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Wolves and beavers may be the key to restoring ecosystems in the American West

A beaver swims in the forest near Puerto Williams, Chile on February 05, 2020. (Pablo Cozzaglio/AFP via Getty Images)
A beaver swims in the forest near Puerto Williams, Chile on February 05, 2020. (Pablo Cozzaglio/AFP via Getty Images)

Scientists have a plan to help restore wildlife habitat in the American West by moving grazing livestock off public lands and reintroducing two controversial species: wolves and beavers.

In a recent study published in the journal Bioscience, ecologists and biologists focus on what they call the Western Rewilding Network — 500,000 acres of federal public lands spread across 11 Western states. The plan is a response to the Biden administration’s call to conserve 30% of American lands and waters by 2030.

Ecologist George Wuerthner, executive director of Public Lands Media, co-authored the study and says the plan aims to address a significant loss of biodiversity in the U.S. by protecting the species’ habitats. The plan also provides a cost-effective way to store carbon in soil that can address extreme weather events like wildfires in the West, hurricanes back East and melting ice in the Arctic.

Wolves and beavers have massive impacts on their environments and other critters but are not always beloved by humans who live nearby.

“Both wolves and beavers are what we consider keystone species. Keystone refers to the idea of an archway and the last stone that goes in and holds the whole arch together,” Wuerthner says. “Certain species are like that for their ecosystems.”

For decades, wolves have been one of the most hotly debated issues in the West. By eating certain prey species, wolves have effects throughout the ecosystem. In Yellowstone National Park, for example, bringing back wolves caused red fox populations to increase because the number of coyotes declined.

As the top predator, wolves require large spaces, so reintroducing the species creates a big reserve area. Without wolves, livestock and some native species like elk can over-graze riparian areas, Wuerthner says.

“Riparian areas are the wetlands and vegetation affected by water along streams and waterways that are very crucial in Western landscapes for all kinds of wildlife,” he says. “Up to 70% of the native species in the West rely on riparian areas at some point in their lifecycle, so recovering riparian areas is really essential to this whole idea of trying to bring back habitat for wildlife.”

Humans often complain about industrious beavers, whose dams sometimes flood roads and areas people want to keep dry. These “ecosystem engineers” lived across the West at one point in history, Wuerthner says.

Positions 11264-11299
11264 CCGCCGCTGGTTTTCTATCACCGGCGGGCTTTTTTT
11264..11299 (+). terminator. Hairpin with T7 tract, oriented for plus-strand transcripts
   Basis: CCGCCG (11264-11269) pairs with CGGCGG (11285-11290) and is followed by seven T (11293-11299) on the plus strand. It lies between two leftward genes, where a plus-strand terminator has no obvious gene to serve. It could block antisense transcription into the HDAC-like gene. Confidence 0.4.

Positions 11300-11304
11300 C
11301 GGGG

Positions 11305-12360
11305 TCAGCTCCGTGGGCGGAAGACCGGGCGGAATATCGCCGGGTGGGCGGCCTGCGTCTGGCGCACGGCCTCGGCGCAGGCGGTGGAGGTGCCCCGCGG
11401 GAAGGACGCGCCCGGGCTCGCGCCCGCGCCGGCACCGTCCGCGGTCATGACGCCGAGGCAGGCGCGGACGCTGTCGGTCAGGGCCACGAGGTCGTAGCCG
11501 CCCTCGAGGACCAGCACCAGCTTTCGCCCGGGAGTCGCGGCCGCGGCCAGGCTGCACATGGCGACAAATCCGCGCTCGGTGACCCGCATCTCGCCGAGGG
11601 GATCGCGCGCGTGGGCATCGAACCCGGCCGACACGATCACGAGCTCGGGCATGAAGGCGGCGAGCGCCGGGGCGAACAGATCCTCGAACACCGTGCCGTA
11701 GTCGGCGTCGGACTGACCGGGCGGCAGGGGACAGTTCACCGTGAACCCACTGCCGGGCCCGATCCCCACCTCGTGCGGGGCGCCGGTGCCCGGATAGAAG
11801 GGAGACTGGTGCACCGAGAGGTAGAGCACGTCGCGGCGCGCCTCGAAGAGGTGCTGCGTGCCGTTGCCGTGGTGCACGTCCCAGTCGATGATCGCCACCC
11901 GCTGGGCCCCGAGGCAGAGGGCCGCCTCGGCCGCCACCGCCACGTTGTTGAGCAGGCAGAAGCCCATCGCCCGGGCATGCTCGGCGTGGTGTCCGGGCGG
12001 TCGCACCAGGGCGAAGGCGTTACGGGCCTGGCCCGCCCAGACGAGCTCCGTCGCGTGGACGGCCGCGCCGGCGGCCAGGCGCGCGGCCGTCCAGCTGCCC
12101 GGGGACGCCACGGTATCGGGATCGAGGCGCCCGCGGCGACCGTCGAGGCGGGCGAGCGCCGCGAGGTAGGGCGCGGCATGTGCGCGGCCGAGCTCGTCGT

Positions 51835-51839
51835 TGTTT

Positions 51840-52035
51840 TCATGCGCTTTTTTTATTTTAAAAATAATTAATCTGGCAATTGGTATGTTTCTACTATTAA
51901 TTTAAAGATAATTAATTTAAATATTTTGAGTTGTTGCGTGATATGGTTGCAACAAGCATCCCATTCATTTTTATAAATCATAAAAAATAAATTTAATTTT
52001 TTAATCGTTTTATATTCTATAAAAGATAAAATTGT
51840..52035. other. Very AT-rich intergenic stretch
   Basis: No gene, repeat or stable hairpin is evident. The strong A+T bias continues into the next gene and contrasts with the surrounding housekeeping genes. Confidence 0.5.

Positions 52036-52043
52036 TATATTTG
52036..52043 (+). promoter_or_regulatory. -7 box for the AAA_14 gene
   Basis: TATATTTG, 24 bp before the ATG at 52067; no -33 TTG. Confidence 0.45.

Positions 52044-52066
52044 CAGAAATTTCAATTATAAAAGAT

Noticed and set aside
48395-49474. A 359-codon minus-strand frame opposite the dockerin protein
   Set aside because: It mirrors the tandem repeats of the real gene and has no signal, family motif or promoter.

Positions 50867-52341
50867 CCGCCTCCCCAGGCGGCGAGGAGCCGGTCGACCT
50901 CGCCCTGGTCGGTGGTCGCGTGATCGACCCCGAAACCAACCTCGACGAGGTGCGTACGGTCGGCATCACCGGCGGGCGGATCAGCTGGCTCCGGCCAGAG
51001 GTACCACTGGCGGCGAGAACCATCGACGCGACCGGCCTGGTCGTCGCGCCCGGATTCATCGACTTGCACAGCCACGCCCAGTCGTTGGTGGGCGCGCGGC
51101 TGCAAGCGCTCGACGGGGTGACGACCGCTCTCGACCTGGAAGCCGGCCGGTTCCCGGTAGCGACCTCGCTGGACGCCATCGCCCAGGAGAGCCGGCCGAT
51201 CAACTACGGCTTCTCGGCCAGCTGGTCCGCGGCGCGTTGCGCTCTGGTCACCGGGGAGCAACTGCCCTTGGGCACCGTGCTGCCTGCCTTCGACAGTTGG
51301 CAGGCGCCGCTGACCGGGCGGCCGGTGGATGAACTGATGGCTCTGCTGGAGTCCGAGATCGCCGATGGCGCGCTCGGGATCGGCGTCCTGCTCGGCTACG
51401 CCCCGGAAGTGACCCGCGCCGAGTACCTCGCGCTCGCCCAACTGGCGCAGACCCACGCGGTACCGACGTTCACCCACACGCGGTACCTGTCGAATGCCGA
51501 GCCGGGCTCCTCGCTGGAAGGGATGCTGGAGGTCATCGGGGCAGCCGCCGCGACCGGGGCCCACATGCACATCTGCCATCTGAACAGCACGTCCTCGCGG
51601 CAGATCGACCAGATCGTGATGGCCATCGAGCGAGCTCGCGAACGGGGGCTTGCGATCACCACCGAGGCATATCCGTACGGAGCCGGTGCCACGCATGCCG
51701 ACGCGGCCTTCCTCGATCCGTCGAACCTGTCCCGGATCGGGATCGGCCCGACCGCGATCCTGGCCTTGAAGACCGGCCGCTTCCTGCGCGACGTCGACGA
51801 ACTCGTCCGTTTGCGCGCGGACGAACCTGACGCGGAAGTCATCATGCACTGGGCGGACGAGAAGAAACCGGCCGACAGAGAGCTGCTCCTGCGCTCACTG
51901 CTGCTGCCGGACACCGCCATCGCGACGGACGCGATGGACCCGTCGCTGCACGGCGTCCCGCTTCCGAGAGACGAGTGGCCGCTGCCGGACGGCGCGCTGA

On federal lands, the impact on individuals from beavers causing floods would be minimal, he says.

“[Beavers’] dams slowed the flow of water, so we had less flooding,” he says. “The way that the dams trap sediment meant the water quality was better and the creation of these wetlands and protection of the repaired areas provided all this habitat for wildlife.”

Reducing the amount of livestock on public land would reduce the number of conflicts with species like wolves, Wuerthner says. That solution might sound great to environmentalists and biologists, but ranchers may not agree.

Back in 2016, there was a standoff with the federal government at the Mellon National Wildlife Refuge in Oregon. And another conflict over grazing areas for livestock on public land broke out on the Bundy ranch in Nevada in 2014. Ecologists like Wuerthner are proposing a buyout for ranchers who graze on these public lands.

“The thing to remember is that it is public land and it means it’s owned by all citizens. And any use by commercial industry, including the livestock industry, is a privilege,” he says. “It is not something that is guaranteed.”

Cattle make ranchers a marginal profit in the West because of the arid climate — which is also the reason why the animals do so much damage to the landscape, Wuerthner says. Ranchers can use the buyout money to retire or buy more private land to continue raising cattle, he says.

And the federal government spends more administering grazing allotments than it makes back from the fees, he says.

“Carbon storage is worth far more on these lands,” Wuerthner says, “and that would be improved by the elimination of cattle.”


 Julia Corcoran produced and edited this interview for broadcast with Peter O’DowdAllison Hagan adapted it for the web. 

This article was originally published on WBUR.org.

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